Farmers across the Monmouth constituency face bills of tens of thousands of pounds in order to comply with a new Welsh Government regulation which even its own environment quango says is unnecessary. At present, around 2.4 per cent of land in Wales is designated as a ‘Nitrate Vulnerable Zone’ (NVZ). This means strict rules are applied around the spreading of manure and fertiliser to prevent any pollution of nearby rivers. This is quite right and as an occasional wild swimmer in the River Wye, I fully support measures which prevent pollution. However, the Welsh Government has decided to make the whole of Wales an NVZ. Farms which are nowhere near rivers, and which have never caused pollution problems, will therefore be required to spend tens of thousands of pounds building concrete storage infrastructure. They will also be governed by rules around the use of fertiliser and manure, which might look good on paper but will not work in practice. One local farmer told me she is facing costs of almost £100,000 to comply with these new regulations. Welsh Government had previously stated it had no intention of introducing a Wales-wide NVZ. Not even its environment quango Natural Resources Wales was asking for such a draconian ruling. The proposal is due to be voted on in the Senedd on Wednesday (3 March) and Welsh Conservatives will strongly oppose it.
I drew attention in a recent column to the growing number of people within the Labour Party who, along with Plaid Cymru, want Wales to become a separate country - split off from the rest of the UK. Several Labour candidates are openly campaigning for separation and a pro-Welsh independence group was officially launched by Labour Party members on St David’s Day. Is the Monmouth Labour Senedd candidate a fully-fledged supporter of independence? It was hard to tell from her letter in the paper last week on this issue. It began with talk of “a brighter future for Wales”, went on to criticise Brexit (which a majority in Wales supported) and ended with mentions of “repressive… London-centric English Neo-colonialism”, which I assume was a reference to the democratically elected Westminster government. It was hardly a ringing endorsement of the benefits of Wales being an integral part of the United Kingdom. It is perfectly possible to love Wales and feel proud to be British. So following Saturday’s tremendous Six Nations rugby result, may I belatedly wish everyone Dydd Gŵyl Dewi Hapus.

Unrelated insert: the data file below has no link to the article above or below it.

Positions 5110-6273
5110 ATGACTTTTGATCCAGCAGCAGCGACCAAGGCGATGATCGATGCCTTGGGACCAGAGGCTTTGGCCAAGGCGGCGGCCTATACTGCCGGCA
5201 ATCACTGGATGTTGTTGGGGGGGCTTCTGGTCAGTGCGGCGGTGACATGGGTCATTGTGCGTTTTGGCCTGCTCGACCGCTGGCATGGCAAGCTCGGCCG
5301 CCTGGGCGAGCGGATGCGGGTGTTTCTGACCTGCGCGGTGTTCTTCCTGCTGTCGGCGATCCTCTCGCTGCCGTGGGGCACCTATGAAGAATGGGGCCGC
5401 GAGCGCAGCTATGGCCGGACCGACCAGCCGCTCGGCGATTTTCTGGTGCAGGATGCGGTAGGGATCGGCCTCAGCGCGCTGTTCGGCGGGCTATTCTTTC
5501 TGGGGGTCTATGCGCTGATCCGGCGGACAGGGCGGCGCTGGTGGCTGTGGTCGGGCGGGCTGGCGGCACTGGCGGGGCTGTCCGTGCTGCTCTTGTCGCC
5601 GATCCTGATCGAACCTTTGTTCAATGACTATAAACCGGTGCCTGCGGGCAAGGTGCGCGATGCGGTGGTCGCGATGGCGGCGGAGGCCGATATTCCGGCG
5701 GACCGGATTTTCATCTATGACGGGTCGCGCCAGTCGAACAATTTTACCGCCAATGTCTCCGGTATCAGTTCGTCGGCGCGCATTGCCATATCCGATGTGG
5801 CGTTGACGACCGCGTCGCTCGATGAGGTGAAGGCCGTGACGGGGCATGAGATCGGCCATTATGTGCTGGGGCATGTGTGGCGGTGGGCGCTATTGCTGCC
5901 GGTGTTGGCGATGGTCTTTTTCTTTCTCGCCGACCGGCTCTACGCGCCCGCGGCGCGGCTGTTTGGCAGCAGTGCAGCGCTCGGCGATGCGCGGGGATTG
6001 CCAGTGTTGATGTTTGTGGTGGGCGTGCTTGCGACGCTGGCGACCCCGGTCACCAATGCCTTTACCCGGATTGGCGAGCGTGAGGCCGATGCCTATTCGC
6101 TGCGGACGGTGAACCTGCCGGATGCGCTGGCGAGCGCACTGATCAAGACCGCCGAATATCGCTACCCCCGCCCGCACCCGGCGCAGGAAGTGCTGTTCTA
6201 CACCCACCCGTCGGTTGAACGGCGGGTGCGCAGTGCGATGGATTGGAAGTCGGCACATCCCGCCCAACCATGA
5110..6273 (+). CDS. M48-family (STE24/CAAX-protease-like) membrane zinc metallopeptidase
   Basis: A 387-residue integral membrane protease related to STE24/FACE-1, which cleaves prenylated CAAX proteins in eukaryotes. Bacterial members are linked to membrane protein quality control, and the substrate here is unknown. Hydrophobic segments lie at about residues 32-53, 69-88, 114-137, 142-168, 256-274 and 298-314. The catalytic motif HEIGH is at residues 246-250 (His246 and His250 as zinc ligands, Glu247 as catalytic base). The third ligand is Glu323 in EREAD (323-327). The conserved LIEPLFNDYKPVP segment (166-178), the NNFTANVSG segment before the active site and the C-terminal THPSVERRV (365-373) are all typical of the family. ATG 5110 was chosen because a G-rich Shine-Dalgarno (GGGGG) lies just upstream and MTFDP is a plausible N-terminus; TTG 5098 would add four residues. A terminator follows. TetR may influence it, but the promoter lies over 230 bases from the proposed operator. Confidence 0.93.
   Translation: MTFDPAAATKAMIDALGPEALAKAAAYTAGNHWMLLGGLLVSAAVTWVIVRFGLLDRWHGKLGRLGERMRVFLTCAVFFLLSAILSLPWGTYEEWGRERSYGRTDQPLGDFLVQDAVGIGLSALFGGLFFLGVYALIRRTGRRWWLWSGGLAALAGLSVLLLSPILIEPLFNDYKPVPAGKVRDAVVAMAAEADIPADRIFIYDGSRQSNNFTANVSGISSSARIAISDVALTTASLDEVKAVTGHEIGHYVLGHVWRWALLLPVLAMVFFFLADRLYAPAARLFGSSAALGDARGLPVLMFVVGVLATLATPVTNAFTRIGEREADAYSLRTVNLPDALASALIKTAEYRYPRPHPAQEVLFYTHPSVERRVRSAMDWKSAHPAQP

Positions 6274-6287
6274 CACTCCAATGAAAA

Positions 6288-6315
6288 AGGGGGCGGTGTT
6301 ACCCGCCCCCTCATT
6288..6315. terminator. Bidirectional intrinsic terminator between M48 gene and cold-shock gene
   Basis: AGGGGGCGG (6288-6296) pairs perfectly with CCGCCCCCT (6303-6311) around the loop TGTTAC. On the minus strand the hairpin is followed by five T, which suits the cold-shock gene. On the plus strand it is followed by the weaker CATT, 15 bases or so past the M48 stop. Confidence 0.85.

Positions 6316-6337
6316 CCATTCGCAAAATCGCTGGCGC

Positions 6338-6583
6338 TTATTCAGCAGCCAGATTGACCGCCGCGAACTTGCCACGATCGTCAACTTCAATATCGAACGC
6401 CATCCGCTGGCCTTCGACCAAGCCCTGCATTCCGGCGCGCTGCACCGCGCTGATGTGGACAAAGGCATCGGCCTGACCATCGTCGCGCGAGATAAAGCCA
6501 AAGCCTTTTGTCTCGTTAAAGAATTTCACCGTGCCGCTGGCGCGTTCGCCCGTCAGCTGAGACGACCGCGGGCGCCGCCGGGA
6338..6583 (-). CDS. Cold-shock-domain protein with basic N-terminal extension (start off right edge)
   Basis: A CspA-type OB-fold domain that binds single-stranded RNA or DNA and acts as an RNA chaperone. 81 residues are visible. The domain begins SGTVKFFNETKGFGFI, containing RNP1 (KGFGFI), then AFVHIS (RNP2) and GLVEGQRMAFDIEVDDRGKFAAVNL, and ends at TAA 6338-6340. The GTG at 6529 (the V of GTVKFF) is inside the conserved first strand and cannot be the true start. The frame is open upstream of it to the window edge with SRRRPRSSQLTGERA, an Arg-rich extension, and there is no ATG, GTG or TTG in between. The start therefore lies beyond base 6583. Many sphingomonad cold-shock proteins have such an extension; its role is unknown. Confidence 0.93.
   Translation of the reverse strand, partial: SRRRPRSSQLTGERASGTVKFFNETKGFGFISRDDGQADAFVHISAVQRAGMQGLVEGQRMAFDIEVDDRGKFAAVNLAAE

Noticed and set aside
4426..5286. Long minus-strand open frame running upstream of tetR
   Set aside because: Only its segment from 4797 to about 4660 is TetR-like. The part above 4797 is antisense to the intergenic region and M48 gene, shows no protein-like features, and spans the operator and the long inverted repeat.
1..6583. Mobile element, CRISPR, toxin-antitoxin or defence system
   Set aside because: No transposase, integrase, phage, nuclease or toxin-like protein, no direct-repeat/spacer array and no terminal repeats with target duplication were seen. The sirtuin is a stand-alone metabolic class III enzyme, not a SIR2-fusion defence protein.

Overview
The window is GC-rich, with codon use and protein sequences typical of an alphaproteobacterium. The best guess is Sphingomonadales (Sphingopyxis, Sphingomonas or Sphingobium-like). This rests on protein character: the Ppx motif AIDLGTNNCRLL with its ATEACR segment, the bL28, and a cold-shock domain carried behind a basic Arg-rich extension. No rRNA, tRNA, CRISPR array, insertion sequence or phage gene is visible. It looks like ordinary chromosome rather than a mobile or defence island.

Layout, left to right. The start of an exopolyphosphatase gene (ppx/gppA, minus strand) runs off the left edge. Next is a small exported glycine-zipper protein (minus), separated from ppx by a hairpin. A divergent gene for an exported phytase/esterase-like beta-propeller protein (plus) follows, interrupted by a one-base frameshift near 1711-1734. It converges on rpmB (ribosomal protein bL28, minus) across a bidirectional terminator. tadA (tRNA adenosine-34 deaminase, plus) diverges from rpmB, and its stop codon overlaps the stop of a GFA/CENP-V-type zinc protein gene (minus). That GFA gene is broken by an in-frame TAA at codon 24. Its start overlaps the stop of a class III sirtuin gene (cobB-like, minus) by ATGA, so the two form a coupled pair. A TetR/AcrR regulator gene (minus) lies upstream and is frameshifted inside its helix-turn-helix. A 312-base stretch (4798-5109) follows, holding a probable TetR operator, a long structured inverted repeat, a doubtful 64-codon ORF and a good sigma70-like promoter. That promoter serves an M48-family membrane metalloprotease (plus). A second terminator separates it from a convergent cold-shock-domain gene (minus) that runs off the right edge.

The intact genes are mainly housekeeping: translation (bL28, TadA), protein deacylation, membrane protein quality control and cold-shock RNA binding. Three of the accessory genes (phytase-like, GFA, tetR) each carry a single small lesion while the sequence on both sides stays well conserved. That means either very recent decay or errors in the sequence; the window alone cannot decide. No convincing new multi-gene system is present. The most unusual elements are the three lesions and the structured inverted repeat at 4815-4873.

*Published in the Monmouthshire Beacon on 3 March 2021 and the Abergavenny Chronicle on 4 March 2021*